When I studied abroad in Paris, France, this summer, I became very familiar with the American tendencies that French people collectively despise. As I sat in a windowless back room of the school I would be studying at in the sixth arrondissement of Paris, the program director carefully warned us of the biggest faux-pas that would make our host families regret welcoming a foreign student into their home and the habitudes that would provoke irritated second glances on the street.
One: American people are loud. Don’t be loud. We are loud when we talk on the phone, loud putting on our shoes, loud stomping around the Haussmanian apartment built in the 1800s with creaky parquet flooring.
Two: Americans smile too much. Don’t smile at people on the street. No need for a big, toothy grin at every passerby and at every unsuspecting dog-walker savoring the few tourist-free morning hours.
Three: Why do Americans love to ask questions without any intention of sticking around to hear the response? When French people ask you how you’re doing – Comment ça va?– how you slept – Vous-avez bien dormi? – how the meal was – Ça vous a plu? – they stand there and wait for an answer after asking the question. So when Americans exchange a jolly “How are you today!” in passing, it drives French people crazy. Why ask a question if you don’t even want an answer?
This welcome post feels a little bit like that American “How are you today!” Not to say that you, reader, are not a patient, intrigued Frenchman or woman, who is genuinely interested in a response – I am well-assured that the readers of Duke’s Research Blog are just the opposite. That is to say that the question of “who are you?” is quite complicated to answer in a single, coherent blog post. I will proudly admit that I am still in the process of figuring out who I am. And isn’t that what I’m supposed to be doing in college, anyway?
I can satisfyingly answer a few questions about me, though, starting with where I am from. I’m lucky enough to call Trabuco Canyon, California my home– a medium-sized city about fifteen minutes from the beach, and smack-dab in the middle of San Diego and Los Angeles. Demographically, it’s fairly uninteresting; 68% White, 19% Hispanic, and 8% Asian. I’ve never moved, so I suppose this would imply that most of my life has been fairly unexposed to cultural diversity. However, I think one of the things that has shaped me the most has been experiencing different cultures in my travels growing up.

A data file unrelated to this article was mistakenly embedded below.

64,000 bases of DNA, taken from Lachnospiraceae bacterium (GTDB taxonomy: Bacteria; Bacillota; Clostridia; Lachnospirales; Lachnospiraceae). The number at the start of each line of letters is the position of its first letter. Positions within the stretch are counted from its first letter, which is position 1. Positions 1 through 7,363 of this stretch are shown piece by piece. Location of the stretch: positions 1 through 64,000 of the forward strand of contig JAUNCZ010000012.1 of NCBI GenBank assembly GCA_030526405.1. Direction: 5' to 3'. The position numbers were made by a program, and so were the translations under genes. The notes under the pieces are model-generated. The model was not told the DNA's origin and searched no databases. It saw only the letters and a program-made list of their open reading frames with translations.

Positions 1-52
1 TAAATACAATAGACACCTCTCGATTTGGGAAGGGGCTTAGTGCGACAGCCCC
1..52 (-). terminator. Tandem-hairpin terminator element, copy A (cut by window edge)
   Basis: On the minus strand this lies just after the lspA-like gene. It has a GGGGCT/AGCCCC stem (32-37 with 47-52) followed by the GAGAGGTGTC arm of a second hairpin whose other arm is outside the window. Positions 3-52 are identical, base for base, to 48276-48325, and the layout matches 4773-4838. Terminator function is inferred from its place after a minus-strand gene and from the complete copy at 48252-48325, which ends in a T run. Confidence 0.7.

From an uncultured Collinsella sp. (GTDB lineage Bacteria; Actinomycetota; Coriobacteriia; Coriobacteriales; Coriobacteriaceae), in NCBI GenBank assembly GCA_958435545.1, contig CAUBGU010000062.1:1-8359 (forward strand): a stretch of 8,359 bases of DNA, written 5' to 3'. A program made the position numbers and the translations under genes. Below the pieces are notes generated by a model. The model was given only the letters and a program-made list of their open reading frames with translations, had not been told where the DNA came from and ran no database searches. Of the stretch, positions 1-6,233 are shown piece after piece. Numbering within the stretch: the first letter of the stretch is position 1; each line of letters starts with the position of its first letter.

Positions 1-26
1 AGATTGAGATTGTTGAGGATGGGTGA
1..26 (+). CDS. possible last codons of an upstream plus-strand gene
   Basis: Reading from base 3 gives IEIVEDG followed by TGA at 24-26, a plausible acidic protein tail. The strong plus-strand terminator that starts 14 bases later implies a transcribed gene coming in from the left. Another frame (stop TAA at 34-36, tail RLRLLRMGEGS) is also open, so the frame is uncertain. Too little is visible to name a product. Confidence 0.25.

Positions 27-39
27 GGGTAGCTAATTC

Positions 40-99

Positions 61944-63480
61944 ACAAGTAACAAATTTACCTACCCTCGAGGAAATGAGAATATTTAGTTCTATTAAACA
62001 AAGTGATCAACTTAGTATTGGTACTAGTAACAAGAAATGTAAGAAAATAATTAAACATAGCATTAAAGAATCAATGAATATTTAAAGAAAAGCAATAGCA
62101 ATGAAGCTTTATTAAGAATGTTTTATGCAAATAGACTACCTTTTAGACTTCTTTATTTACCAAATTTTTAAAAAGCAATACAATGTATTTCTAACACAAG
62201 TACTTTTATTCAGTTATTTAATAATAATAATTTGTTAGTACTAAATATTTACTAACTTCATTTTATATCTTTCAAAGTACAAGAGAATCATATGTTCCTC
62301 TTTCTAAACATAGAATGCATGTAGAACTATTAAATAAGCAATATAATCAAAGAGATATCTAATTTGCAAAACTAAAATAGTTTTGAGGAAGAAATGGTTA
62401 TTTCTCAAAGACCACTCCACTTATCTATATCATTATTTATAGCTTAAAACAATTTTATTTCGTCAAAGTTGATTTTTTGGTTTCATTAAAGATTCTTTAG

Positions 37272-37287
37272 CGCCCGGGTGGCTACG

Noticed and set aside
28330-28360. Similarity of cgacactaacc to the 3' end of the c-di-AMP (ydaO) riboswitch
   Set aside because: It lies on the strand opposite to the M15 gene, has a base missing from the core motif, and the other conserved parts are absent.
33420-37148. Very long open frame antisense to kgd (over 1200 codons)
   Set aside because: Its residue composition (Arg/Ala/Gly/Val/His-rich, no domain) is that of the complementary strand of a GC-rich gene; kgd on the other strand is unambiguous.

My dad is a classically-trained archaeologist turned environmental consultant, and I grew up observing his constant anthropological analysis of people and situations in the countries we traveled to. I learned from him the richness of a compassionate, empathetic, multi-faceted life that comes from traveling, talking to people, and being curious. I am impassioned by discovering new cultures and uncovering new schools of thought through breaking down linguistic barriers, which is one of the reasons I am planning on majoring in French Studies.
Perhaps from my Korean mother I learned perseverance, mental strength, and toughness. I also gained practicality, which explains my second major, Computer Science. Do I go crazy over coding a program that creates a simulation of the universe (my latest assignment in one of my CS classes)? Not particularly. But, you have to admit, the degree is a pretty good security blanket.
Why blog? Writing is my therapy and has always been one of my passions. Paired with an unquenchable curiosity and a thirst to converse with people different from me, writing for the Duke Research Blog gives me what my boss Karl Bates – Executive Director, Research Communications – calls “a license to hunt.”
Exclusive, top-researcher-only, super-secret conference on campus about embryonics? I’ll be making a bee-line to the speakers with my notepad in hand, thank you. Completely-sold-out talk by the hottest genome researcher on the academic grapevine? You can catch me in the front row. In short, blogging on Duke Research combines multiple passions of mine and gives me the chance to flex my writing muscles.
Thus, I am also cognizant of the privilege and the responsibility that this license to hunt endows me with. It must be said that elite universities are famously – and in reality – extremely gated-off from the rest of society. While access to Duke’s physical space may still be exclusive, the knowledge within is for anyone’s taking.
In this blog, I hope to dismantle the barrier between you and what can sometimes seem like intimidating, high-level research that is being undertaken on Duke’s campus. I hope to make my blogs a mini bi-monthly revelation that can enrich your intellect and widen your perspective. And don’t worry – when it comes to posing questions to researchers, I plan to stick around to hear the response.
Read my summer blogs from my study abroad in Paris HERE!
Post by Isabella Helton, Class of 2026